"The city has to address the fact that about 45 percent of the city's land is tax-exempt," he said. "City government has to both shrink and adjust to the reality of how public health, safety and development service are delivered to citizens in reality of the post-recovery environment."
Like many of its municipal peers, Harrisburg generates the bulk of its revenue from taxes. Real estate, earned income, local services and business taxes are major drivers of revenue, according to the city's general fund budget. Departmental revenues generated largely by fees also make up a chunk of the budget, along with intergovernmental funds tied to pensions, capital fire protection and parking.
AFTER THE TRASH
Revenue boost: The parking side of the debt deal calls for a public/private partnership that will create new revenue streams for the city, according to the Office of the Receiver. The private operator and manager will be paid a fixed fee, instead of a percentage of revenue or portion of the profits. Other than some early scheduled increases, parking rates are expected to rise by a cost-of-living increase.
The city is expected to receive a large upfront payment, as well as increases in parking tax, meter and fine revenue when received. Harrisburg will receive the residual cash flow after the revenue pays for operations, debt service and capital replacement and reserves.
Community confidence: Completing the incinerator deal should bolster confidence, especially in real estate investment.
The city's tax base should increase as new residents move into Harrisburg to live at current construction sites, including the Lux condominiums at Third and State streets.
Developers such as Brickbox Enterprises Ltd. are eyeing other mixed-use redevelopment opportunities in the city. Vartan Group Inc. is looking into construction possibilities around the Seventh Street corridor, which was widened to entice development.
A federal courthouse is slated for Sixth and Reily streets, which promises to drive other development opportunities.
The Susquehanna Art Museum at Third and Calder streets is scheduled for a fall 2014 opening.
Current and future planning: A finalized asset deal should bring housing and economic development strategies to the top of the priority list. Work has begun on these fronts, including comprehensive plan updates. Expanding Central Pennsylvania's Keystone Opportunity Zone by 2014 to include new city sites also is underway.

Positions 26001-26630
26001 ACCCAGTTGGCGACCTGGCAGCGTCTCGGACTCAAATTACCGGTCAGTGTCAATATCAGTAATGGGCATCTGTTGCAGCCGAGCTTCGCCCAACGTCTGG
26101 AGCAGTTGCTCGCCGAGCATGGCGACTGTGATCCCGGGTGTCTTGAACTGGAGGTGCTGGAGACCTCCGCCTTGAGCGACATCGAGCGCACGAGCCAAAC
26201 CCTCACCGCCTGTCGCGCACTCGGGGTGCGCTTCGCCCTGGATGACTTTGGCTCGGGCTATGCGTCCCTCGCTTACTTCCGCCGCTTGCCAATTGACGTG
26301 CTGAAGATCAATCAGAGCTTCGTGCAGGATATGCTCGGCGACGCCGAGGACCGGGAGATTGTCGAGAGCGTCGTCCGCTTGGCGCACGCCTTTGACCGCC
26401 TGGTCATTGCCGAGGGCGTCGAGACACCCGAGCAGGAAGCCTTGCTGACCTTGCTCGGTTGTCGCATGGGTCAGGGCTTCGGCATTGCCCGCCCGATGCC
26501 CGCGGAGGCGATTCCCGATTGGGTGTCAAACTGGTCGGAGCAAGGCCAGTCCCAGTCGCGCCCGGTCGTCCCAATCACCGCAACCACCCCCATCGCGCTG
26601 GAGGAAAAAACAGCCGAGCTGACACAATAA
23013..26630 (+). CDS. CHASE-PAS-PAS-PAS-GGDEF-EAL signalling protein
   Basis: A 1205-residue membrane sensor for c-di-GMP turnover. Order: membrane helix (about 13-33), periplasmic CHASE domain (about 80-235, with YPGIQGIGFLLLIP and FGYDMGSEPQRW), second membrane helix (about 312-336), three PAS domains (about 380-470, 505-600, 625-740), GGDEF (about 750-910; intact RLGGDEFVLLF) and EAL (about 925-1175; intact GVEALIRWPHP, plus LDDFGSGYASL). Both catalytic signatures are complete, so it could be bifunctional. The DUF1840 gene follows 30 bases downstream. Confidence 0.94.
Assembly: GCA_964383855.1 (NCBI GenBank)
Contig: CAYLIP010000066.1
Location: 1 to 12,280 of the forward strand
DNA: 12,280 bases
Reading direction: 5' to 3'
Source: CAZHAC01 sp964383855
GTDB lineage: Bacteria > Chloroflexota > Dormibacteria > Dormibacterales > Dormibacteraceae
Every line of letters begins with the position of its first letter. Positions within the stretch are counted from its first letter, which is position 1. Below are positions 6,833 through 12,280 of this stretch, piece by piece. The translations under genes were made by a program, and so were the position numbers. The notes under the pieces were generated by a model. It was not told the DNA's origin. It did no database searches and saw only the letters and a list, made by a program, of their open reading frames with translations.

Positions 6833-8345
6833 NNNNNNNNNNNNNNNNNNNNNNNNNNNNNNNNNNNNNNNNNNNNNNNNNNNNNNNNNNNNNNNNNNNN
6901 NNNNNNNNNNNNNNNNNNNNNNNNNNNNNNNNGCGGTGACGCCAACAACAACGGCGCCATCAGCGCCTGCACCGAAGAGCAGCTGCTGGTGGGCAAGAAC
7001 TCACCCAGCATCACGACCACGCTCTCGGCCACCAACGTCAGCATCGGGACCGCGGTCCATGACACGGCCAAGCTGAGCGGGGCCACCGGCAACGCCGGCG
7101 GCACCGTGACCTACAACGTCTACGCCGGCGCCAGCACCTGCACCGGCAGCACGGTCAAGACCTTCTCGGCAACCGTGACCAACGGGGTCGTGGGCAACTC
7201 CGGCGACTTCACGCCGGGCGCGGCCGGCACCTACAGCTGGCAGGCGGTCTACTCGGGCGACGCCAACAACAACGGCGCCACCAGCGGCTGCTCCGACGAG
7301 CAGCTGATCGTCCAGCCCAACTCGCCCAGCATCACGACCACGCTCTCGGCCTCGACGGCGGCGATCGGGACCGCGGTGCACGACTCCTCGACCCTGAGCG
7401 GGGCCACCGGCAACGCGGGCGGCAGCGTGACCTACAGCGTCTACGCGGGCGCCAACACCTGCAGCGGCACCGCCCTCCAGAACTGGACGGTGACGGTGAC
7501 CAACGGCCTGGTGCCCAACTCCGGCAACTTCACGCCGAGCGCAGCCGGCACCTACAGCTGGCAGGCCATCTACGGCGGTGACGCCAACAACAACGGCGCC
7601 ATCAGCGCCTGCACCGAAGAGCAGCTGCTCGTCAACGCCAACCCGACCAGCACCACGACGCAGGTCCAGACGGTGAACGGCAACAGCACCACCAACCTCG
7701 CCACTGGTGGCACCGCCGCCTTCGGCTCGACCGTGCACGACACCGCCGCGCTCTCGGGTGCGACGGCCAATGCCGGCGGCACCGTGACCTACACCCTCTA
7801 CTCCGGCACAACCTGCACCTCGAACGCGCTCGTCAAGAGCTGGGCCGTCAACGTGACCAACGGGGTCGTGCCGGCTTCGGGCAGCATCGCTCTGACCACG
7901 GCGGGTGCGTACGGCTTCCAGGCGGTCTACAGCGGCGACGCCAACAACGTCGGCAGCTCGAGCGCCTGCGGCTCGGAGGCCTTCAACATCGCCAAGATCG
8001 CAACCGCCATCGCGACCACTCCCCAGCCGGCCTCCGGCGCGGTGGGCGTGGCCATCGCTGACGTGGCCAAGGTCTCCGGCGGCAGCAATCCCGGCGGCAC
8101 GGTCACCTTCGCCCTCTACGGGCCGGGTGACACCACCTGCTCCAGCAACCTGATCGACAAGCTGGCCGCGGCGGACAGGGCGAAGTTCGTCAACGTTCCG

Structural deficit: The city operates at a loss of millions of dollars annually. Tackling the structural deficit will be an ongoing challenge, even if current budgets are balanced. Last year, the city increased earned income tax to 2 percent from 1 percent. The increase took effect in 2013. That bump, where the city receives 1.5 percent to the school district's 0.5 percent, could be extended.
Other bond financings guaranteed by the city also could be restructured or eliminated, according to the Office of the Receiver. Union concessions also are being made to address city debt.
OTHER DEAL NOTES
The incinerator alone is expected to be sold to the Lancaster County Solid Waste Management Authority for about $130 million, said Cory Angell, a spokesman for Harrisburg receiver William Lynch.
"The purchase price can fluctuate, but that's in the ballpark," he said, as terms of the negotiations won't be made public until the Commonwealth Court filing later this month.
LCSWMA had two previous public offers on the table. One was for $45 million, the other for $124 million. The receiver has been negotiating solely and in private with LCSWMA since last summer.
The authority has said it plans to make about $16 million in facility improvements once it takes over.
The incinerator debt is said to be about $345 million. Assured Guaranty Municipal Corp. and Dauphin County, the biggest creditors, as well as others, could be expected to take certain losses to resolve incinerator-related claims.
Other bond debt is expected to be resolved, including $107 million associated with the Harrisburg Parking Authority, Angell said.
"Certain redevelopment authority bonds that are guaranteed by the city (for the Harrisburg Senators and Verizon offices downtown) are being worked on by teams to make sure that the likelihood of the city having to pay on these bonds in minimized or eliminated," he said. "The general obligation bonds insured by AMBAC are subject to a modification that will be discussed in detail when the recovery plan modification is filed."
Judge Bonnie Brigance Leadbetter has to approve any changes to the recovery plan.